The middle rock actually has an impressive hole in the middle, but this can only be seen by going a few miles north to the cliffs of Cape Meares. (Below, bald eagle photos courtesy Patti Berry of Rockaway Beach).


Bald eagles are spotted in all sorts of places along the Oregon coast, from Cannon Beach and Seaside down to Brookings on the California border. Cape Meares, near Oceanside, is known for some spectacular sights as they try and attack nests of other birds along the cliffs.

Newport's Range Bayer runs various birding events along the central coast and addressed what time of year is better than others for spotting bald eagles.

“Anytime during the year is equally good,” Bayer said. “We have a lot of resident adult bald eagles year-round along the Oregon coast.”

Bayer offered some tips for increasing your chances of spotting bald eagles. He said bays along the coast will help, like Alsea Bay at Waldport, Siletz Bay at Lincoln City, Netarts Bay at Oceanside, Florence's Siuslaw Bay, etc.

“Heading out on an outgoing and tide is good,” Bayer said. “You'll find them perched on pilings or logs. Looking up at the treelines of bays will help if you're trying to find adults.”

Bayer said they're looking for fish and sometimes other birds. Lodgings in Three Capes - Where to eat - Maps and Virtual Tours

Oregon Coast Lodging

 



 

More About Oregon Coast hotels, lodging.....

More About Oregon Coast Restaurants, Dining.....

 

Oregon Coast event or adventure you can't miss

 



Coastal Spotlight


LATEST Related Oregon Coast Articles

Ben Jones Bridge Viewpoint near Depoe Bay: Central Oregon Coast History and S...
Along the Otter Crest Loop, mostly and officially known as the Ben Jones Bridge. Travel tips
Remarkable Number of Moon Jellies Hit N. Oregon Coast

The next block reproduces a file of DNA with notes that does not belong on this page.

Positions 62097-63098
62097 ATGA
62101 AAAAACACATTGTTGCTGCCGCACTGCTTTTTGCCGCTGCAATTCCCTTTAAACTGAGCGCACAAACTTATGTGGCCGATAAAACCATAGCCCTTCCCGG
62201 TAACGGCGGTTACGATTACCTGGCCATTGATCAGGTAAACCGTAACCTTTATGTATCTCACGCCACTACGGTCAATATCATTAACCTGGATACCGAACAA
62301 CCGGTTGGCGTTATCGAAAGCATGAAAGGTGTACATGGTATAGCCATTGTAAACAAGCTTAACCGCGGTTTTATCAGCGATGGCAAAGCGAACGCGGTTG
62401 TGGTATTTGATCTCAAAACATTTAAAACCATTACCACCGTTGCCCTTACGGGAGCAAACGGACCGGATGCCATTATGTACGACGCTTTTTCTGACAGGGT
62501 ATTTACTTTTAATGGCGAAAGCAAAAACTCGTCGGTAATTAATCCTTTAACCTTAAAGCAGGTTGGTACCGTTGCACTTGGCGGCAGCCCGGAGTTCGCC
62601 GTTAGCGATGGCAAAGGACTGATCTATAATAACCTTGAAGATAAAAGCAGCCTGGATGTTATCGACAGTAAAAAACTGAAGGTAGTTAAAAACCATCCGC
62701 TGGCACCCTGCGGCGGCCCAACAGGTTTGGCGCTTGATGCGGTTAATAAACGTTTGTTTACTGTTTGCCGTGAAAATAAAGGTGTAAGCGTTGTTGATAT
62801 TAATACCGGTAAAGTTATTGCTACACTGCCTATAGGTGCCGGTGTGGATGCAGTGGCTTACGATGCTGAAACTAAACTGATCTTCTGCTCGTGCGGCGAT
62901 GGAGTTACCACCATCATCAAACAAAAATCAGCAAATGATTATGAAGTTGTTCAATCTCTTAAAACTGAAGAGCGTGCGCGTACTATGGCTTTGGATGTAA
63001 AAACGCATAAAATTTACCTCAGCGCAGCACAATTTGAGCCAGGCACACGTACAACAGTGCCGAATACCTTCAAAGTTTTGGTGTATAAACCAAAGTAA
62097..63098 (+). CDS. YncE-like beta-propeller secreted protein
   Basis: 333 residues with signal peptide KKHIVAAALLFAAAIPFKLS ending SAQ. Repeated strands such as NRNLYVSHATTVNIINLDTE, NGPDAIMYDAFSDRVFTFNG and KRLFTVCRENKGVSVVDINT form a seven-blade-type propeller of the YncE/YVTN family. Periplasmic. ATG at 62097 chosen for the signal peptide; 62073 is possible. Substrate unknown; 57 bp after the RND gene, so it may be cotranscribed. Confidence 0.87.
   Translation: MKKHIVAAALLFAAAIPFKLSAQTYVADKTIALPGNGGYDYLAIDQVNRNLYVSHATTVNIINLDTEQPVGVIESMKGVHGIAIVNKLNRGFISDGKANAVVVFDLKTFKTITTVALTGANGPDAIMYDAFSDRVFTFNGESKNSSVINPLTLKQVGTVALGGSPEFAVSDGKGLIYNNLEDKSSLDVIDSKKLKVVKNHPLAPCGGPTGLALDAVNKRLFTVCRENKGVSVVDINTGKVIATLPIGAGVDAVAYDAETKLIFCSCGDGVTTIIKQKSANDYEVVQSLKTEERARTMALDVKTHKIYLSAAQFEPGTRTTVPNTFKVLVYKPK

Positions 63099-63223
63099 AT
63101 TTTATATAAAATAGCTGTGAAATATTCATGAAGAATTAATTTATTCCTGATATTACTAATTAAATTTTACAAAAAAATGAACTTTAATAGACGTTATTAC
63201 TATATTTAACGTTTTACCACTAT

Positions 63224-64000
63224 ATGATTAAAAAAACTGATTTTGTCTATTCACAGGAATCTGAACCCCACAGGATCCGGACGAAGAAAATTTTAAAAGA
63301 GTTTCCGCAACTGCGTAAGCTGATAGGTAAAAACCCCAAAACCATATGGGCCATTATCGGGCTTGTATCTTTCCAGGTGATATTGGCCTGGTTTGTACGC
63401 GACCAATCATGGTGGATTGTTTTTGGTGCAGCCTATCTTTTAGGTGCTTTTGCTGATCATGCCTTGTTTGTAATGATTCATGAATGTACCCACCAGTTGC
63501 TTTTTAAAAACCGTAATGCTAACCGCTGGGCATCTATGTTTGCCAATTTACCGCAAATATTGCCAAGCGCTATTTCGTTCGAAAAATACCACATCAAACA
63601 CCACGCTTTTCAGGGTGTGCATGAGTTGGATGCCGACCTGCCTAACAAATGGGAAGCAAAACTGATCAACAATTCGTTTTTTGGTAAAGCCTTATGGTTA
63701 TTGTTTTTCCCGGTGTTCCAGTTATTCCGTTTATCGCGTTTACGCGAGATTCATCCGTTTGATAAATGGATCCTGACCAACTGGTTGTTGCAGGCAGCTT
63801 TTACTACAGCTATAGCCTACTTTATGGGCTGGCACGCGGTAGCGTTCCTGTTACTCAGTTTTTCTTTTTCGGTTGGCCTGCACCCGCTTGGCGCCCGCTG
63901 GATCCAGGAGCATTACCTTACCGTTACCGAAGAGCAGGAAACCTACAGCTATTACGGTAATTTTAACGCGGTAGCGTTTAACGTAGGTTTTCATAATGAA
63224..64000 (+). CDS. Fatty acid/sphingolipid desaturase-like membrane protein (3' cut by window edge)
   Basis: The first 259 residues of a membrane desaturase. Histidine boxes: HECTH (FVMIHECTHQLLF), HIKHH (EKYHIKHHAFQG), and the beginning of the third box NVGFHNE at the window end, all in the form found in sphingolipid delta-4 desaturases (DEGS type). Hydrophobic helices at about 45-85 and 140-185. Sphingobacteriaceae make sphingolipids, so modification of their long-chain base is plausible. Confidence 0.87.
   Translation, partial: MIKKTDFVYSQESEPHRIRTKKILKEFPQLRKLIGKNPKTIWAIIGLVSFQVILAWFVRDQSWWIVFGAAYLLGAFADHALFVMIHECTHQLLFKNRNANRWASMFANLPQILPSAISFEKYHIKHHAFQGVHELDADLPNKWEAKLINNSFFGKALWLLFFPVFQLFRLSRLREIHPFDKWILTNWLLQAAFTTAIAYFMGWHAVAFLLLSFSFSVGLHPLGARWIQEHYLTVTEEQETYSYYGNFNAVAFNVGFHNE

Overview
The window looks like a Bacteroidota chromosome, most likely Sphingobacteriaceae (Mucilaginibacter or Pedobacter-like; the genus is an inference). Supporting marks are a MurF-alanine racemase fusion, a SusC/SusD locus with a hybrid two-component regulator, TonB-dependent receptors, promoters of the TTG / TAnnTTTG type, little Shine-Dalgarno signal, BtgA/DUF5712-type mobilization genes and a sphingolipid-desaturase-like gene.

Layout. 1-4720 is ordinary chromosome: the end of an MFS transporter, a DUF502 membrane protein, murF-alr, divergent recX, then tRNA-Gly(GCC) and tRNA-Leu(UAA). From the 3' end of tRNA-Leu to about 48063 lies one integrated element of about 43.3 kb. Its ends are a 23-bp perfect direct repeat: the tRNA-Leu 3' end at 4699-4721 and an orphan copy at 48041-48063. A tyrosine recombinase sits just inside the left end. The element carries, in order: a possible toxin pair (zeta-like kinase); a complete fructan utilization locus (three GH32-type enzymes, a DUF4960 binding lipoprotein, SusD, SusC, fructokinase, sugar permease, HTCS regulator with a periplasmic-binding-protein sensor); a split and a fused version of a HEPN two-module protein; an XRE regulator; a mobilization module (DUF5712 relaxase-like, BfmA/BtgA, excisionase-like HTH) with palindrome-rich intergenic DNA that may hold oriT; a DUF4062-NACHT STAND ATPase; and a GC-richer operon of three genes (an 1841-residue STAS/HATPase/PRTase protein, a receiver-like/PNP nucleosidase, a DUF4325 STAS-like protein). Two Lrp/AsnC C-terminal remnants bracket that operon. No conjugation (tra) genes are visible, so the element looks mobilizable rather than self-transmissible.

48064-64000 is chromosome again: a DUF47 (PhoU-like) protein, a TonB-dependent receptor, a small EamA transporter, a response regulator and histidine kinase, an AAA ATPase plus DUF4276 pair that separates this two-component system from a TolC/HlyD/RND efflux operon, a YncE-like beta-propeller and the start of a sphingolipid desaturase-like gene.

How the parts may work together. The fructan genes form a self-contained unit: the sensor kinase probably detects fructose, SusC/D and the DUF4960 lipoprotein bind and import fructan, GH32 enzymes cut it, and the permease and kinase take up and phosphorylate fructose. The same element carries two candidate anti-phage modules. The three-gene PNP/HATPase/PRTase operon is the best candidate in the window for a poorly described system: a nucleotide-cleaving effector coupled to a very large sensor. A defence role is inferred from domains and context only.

Moon jellies go by the scientific name Aurelia aurita. Sciences
Oregon and Coast Astronomy: Planetary Conjunction, Eclipse Weather
A major eclipse of the moon and two planets hanging out close together
Otter Crest Loop, Oregon Coast - Complete Guide, Hiking, History, Sights
Perhaps the most dramatic drive along the entire coastline, it's near Depoe Bay. Science, travel tips
Big Surf and Lots of Sun This Week on Oregon Coast; Sneaker Wave Advisory
Sun and sneaker waves. That's the forecast for the next few days
Stunning South Point at Depoe Bay: Photos of Oregon Coast Secret Spot
A stretch of cliffs and globs of basalt that cause the ocean to smack it
Full Lunar Eclipse To Make Moon Orange for Portland, Oregon Coast, Inland
The skies over Oregon and the coast will get a special treat on January 20. Weather, science
Fort Stevens State Park: The Shocker Underneath This Oregon Coast Historical ...
Did you know that parts of Fort Stevens didn't exist before 100 years ago? Geology

Back to Oregon Coast

Contact Advertise on BeachConnection.net
All Content, unless otherwise attributed, copyright BeachConnection.net Unauthorized use or publication is not permitted

Oregon Coast Lodging
Rentals
Specials

Dining

Events Calendar

Oregon Coast Weather

Travel News

Search for Oregon Coast Subjects, Articles

Virtual Tours, Maps
Deep Details